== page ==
How much structure is enough? And when is there too much?

Probably from the dawn of record-keeping, there has been a tension between maintaining written records in highly structured, or relatively unstructured formats.  Now that we are having so many conversations in written form, the question looms large in social media.

It’s much easier to write in a stream of consciousness fashion than it is to organize one’s thoughts into a highly structured format.  But USING that information later, for purposes beyond the initial communication, becomes much easier if there is a structure in place.

Email is basically an unstructured format for written conversation, which is probably why so many of us feel  so comfortable with it. It’s easy to write, and easy to respond to in the moment.

Using it as a historical reference, however,  is a bit challenging  Archived email is searchable, but as anyone who ever tried it knows, it can be devilishly hard to reconstruct a conversation which featured emails with several different subject lines and several different sets of recipients. Invariably, there’s a thread somewhere which is totally missing because the searcher was inadvertently left off the cc: list somewhere along the line.

The new microblogging formats are similar. It’s easy to dash off a 140 character message,  easy to read and respond to it, harder to reconstruct a conversation which featured several  variations on the same hash tag, or people using different words to describe the key concept.

Since organizations depend on re-using the information communicated among participants to form plans and contracts, it’s easy to see why email and twitter-like conversational platforms just aren’t adequate.

Data nerds would suggest that we use relational databases to do our communicating, so that we could then plumb it with arcane query statements,  but that just won’t fly with most humans.

So how do we structure conversations just enough so that people can still communicate fluidly, but simultaneously create a record which can be re-used?

I would suggest that the format which has stood the test of time on this front is the asynchronous online forum.  Introduced on the pre-internet local bulletin board systems 30 years ago, forums continue to thrive as conversational reference works.  Do a Google search to ask a question about virtually any consumer electronic product, and several of the top results will be posts to forums dedicated to that product.  Read a few of the conversations that fellow users have had tackling the problem you face, and odds are that even if you don’t get exactly the answer you hoped for, you’ll come away with several promising directions to pursue.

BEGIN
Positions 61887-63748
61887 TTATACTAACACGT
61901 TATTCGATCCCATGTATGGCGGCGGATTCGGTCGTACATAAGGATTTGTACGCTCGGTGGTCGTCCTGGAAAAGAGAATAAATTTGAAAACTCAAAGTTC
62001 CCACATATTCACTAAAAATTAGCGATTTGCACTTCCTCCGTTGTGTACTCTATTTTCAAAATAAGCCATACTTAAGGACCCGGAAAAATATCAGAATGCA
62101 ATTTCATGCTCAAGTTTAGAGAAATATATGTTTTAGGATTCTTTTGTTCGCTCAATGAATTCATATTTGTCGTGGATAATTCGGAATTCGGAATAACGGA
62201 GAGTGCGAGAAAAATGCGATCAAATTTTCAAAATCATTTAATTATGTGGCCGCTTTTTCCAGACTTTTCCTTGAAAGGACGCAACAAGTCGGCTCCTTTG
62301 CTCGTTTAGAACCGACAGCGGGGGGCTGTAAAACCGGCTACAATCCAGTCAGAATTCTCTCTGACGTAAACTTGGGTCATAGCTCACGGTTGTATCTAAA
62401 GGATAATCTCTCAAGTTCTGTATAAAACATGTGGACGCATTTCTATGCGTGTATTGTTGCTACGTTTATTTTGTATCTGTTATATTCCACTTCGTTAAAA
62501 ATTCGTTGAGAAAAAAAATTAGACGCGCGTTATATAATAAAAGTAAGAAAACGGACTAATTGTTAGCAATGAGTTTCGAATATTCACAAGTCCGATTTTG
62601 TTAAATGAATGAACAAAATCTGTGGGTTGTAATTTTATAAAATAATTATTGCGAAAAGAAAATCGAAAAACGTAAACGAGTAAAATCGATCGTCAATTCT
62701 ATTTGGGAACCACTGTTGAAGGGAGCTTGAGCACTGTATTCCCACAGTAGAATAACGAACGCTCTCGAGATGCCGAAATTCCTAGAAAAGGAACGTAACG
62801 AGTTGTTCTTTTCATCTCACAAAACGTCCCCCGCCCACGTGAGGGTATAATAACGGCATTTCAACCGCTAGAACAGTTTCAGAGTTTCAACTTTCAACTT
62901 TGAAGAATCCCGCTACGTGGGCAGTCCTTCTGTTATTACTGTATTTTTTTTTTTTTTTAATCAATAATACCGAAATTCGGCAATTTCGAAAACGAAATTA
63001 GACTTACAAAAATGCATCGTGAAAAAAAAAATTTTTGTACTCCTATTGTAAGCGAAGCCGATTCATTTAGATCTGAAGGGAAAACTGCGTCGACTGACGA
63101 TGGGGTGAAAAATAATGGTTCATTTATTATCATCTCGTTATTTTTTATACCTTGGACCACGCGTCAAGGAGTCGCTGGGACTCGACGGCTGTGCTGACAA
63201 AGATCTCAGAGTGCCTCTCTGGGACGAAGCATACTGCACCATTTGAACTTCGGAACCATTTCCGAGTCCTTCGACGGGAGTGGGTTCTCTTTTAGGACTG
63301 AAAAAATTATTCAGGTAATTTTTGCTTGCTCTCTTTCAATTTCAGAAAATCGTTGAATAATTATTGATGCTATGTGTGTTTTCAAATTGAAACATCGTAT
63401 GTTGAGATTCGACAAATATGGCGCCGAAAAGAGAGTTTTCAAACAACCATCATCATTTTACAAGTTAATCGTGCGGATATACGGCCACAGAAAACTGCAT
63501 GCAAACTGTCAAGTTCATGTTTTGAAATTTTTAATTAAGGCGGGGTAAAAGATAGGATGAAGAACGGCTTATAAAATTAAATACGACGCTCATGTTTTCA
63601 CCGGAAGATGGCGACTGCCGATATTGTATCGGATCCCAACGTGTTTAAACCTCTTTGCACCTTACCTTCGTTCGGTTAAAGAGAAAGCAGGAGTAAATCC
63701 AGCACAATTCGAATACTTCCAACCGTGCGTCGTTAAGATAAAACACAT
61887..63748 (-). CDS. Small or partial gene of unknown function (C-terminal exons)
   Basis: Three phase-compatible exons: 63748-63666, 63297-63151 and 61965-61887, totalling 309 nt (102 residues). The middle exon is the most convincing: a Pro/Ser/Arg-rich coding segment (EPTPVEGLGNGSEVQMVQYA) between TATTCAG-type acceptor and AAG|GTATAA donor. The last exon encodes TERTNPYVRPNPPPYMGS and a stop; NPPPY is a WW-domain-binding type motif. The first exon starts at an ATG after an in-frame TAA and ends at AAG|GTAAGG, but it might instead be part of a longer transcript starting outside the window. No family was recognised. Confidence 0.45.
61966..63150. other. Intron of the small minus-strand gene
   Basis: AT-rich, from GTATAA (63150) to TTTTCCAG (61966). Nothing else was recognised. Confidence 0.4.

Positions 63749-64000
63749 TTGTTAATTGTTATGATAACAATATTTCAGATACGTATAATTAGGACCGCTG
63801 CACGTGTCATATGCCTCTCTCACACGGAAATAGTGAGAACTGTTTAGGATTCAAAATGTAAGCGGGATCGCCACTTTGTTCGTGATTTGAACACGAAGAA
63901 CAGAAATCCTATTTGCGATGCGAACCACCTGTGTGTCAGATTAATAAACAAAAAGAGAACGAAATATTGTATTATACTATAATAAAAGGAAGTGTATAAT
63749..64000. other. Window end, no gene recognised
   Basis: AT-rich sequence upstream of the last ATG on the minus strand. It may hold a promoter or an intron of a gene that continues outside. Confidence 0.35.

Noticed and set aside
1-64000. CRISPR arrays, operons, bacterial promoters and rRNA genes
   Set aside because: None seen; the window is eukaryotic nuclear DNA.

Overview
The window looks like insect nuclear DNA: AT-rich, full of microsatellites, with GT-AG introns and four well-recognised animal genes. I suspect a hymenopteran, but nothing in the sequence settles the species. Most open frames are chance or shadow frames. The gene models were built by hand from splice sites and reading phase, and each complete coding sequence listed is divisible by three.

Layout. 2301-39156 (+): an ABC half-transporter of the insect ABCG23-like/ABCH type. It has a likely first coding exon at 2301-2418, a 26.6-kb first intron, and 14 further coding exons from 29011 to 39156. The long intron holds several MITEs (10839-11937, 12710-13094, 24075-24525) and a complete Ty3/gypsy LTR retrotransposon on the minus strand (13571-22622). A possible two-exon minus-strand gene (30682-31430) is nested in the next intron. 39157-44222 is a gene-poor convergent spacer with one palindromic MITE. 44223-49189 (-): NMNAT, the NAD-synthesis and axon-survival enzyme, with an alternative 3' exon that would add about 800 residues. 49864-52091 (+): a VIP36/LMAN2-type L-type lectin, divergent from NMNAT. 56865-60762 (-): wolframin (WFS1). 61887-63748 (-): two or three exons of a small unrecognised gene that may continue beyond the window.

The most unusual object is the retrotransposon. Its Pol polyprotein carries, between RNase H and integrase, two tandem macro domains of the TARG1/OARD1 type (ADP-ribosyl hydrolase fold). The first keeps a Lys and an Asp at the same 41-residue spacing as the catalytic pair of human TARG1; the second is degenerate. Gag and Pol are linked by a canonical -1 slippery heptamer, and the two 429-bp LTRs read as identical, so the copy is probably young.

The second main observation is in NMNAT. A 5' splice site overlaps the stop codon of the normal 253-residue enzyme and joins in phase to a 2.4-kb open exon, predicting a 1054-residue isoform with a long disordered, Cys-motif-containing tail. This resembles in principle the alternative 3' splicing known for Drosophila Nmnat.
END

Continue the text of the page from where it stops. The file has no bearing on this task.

These days, it’s possible to blend the freedom of email with the structure of forums – most forums permit one to subscribe and to participate without ever leaving the comfort of one’s inbox.

I try not to start a new project without having a forum discussion available to the team as our central point of contact. I’ll make the forum, seed it with a few initial topics – one for the project plan, one for each phase of the project, and one for miscellaneous stuff which doesn’t fit elsewhere. I’ll subscribe everyone to email from the forum.  And then I’ll spend the first week or two transferring each and every stray email I receive into the forum, and posting answers  there.   It usually only takes that long for people to realize how incredibly useful it is to be able to go straight to the forum to find out what the heck we said last week about what sort of information we still needed to gather.  It cuts down majorly on the “Oh, I must not have been copied on that request” excuse for having failed to act, too, which gladdens this project manager’s heart.